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Nubonau, Inc., Etc v. Nb Labs


October 31, 2011


The opinion of the court was delivered by: Honorable Larry Alan Burns United States District Judge


This is a trademark infringement case. The Plaintiff, NuboNau, is a San Diego-based retailer that sells organic skin care products. Defendant NB Labs is in the same business and behind the product brand NUBO. Defendants Cult Beauty Limited and Dotcom Retail are, allegedly, online retailers of NUBO products.

The Defendants are all United Kingdom companies, and each has filed a motion to dismiss for lack of personal jurisdiction. NB Labs argues that it sells all of its products abroad and has no contacts with California or the broader United States. (Dkt. No. 11-1.) Cult Beauty argues that its website isn't directed to the United States in any way, and that it has made only de minimum sales in California. (Dkt. No. 12-1.) Dotcom Retail's argument is a little different. It maintains that it merely owns the domain name, which it licenses to a legally separate company. (Dkt. No. 8-1.)

After the Defendants filed their motions to dismiss, NuboNau filed an ex parte motion seeking limited discovery relating to the Defendants' jurisdictional arguments. NuboNau claims it "has evidence that jurisdiction does exist in this matter, but requires further discovery in order to demonstrate the extent of marketing and sales of infringing NUBO products in California and the United States by Defendants." (Dkt. No. 18-1 at 1.) The Court stayed the motions to dismiss to consider the ex parte motion, which all Defendants oppose.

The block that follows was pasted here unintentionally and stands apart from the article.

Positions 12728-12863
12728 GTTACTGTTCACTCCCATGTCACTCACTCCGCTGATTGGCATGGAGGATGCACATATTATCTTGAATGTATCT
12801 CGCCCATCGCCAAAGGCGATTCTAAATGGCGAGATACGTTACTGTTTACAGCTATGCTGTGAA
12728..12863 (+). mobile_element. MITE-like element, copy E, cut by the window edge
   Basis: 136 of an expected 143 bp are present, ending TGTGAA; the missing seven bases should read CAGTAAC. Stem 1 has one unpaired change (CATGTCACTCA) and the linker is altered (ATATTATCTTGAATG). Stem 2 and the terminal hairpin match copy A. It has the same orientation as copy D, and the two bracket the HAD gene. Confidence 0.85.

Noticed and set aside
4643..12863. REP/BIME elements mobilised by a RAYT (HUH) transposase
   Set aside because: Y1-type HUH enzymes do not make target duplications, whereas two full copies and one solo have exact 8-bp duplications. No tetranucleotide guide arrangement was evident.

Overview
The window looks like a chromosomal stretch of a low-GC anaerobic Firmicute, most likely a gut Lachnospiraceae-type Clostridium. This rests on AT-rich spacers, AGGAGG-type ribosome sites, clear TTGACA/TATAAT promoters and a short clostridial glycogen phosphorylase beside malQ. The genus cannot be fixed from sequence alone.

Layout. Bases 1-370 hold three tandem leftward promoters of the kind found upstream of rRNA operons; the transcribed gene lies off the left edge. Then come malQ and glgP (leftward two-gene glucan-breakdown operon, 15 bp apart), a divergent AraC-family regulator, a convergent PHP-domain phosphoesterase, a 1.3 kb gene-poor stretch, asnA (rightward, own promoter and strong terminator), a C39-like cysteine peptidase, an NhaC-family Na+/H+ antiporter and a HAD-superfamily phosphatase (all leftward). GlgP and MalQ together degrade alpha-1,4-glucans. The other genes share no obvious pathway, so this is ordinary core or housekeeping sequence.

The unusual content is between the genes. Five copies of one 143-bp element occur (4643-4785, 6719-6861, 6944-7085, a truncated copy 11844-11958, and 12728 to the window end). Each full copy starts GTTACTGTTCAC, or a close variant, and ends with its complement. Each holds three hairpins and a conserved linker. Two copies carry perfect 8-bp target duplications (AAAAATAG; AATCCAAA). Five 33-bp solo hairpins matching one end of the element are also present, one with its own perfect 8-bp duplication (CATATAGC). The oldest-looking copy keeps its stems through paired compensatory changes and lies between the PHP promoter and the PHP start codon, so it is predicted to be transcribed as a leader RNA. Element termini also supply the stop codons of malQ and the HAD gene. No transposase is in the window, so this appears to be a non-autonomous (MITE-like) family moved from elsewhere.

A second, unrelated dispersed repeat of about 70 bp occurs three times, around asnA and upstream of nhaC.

I. Jurisdictional Standards

In considering whether NuboNau is entitled to jurisdictional discovery, it is useful to keep the relevant jurisdictional standards in mind. Personal jurisdiction over a defendant is proper if it complies with a state's long-arm statute and constitutional due process standards. Fireman's Fund Ins. Co. v. Nat'l Bank of Cooperatives, 103 F.3d 888, 893 (9th Cir. 1996). California's long-arm statute is co-extensive with constitutional standards, however, so it is only the latter that matter here. See Boschetto, 539 F.3d at 1015. "For a court to exercise personal jurisdiction over a nonresident defendant, that defendant must have at least 'minimum contacts' with the relevant forum such that the exercise of jurisdiction 'does not offend traditional notions of fair play and substantial justice.'" Schwarzenegger v. Fred Martin Motor Co., 374 F.3d 797, 801 (9th Cir. 2004) (quoting Int'l Shoe Co. v. Washington, 326 U.S. 310, 316 (1945)).